X: The Man with the X-Ray Eyes (1963)
Reviewed on 2011 August 23
This Roger Corman flick horrified me when I was a little kid and caught it on TV one summer afternoon, scaring the crap out of myself. Watching it again as an adult reaffirmed things: Yep, it’s still sick.
Dr. James Xavier (Ray Milland) is a doctor who wants the ultimate vision; ideally, he wants to be able to see what’s going on with patients without x-rays. Lasik just won’t cut it; this man wants to make sight hounds jealous. His 20/20 vision may not be good enough for him, but his ego is in overdrive. In a foreshadowing bit of hubris, when a colleague tells him perfect vision isn’t the province of mortals, he informs him he’s closing in on the gods. Arrogant or not, the guy wants to use this to help patients, dreaming of spotting their sicknesses and weeding them out in their earliest stages.
Xavier works tirelessly on his serum to develop supervision, and when the lab monkey he tests it on dies, he volunteers himself as a guinea pig. (Say it with me, class: “This will not end well.”) Sure enough, he discovers he can read through paper and see through walls. He can see through clothes, the naughty monkey. The problem is Xavier overshoots and the potion works too well. Everyone starts looking like one of those nasty Visible Man kits to poor James, and things only deteriorate from there.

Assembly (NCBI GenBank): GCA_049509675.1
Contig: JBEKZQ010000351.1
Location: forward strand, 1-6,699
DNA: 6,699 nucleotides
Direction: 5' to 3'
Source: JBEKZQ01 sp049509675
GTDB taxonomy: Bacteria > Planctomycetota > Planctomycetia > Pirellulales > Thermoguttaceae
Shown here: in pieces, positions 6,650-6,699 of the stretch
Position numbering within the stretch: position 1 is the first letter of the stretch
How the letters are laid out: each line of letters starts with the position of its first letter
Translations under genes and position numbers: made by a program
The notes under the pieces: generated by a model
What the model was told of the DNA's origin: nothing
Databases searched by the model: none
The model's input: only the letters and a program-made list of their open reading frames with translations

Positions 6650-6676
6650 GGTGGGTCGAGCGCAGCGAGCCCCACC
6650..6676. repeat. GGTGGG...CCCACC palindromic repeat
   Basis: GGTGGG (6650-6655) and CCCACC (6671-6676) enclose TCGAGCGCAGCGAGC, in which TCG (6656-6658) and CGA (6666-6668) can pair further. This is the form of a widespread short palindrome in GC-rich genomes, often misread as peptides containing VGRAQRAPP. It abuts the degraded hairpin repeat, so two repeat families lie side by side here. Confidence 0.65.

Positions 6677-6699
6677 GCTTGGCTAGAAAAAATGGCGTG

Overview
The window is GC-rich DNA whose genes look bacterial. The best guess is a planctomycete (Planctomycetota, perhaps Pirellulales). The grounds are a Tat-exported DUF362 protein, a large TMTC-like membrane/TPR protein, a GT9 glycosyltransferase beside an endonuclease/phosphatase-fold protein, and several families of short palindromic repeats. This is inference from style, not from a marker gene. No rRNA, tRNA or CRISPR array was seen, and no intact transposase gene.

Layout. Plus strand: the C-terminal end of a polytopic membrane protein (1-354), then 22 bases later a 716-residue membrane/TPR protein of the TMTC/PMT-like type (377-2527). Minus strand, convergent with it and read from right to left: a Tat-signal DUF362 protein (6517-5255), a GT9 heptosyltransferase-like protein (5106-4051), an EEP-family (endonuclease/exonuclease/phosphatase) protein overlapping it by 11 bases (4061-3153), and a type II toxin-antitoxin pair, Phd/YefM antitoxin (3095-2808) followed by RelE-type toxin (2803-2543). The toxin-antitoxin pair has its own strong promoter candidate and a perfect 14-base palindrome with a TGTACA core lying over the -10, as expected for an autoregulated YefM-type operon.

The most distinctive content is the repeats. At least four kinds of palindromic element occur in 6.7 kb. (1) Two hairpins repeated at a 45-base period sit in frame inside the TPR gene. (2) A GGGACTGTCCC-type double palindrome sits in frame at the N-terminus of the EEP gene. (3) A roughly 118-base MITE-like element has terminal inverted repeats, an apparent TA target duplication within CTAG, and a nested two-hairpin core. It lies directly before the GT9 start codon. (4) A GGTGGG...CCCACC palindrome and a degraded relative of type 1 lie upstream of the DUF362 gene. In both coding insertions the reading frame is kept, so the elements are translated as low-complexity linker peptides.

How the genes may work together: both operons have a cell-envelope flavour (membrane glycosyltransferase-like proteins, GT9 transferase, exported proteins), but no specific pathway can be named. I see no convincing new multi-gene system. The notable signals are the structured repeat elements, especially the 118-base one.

This movie turned my stomach for days as a little kid, and even though now I realize how corny it is: the party sequence is hilarious, and the ending is still a kick in the guts. According to legend, four last words were supposedly cut from the dialogue as just too much; if you don’t mind a spoiler or you’ve already seen this, email me and I’ll tell you the rumor. It doesn’t matter, though; this thing is upsetting enough with the alleged edit. Ray Milland was a great choice here, a little chilly and stiff enough to pull it off but not cold enough (at first) to be off-putting. Comes complete with loopy, Esquivel-ish music when Xavier “sees”, too.
Two chocolate morsels, and anything in a transparent glass.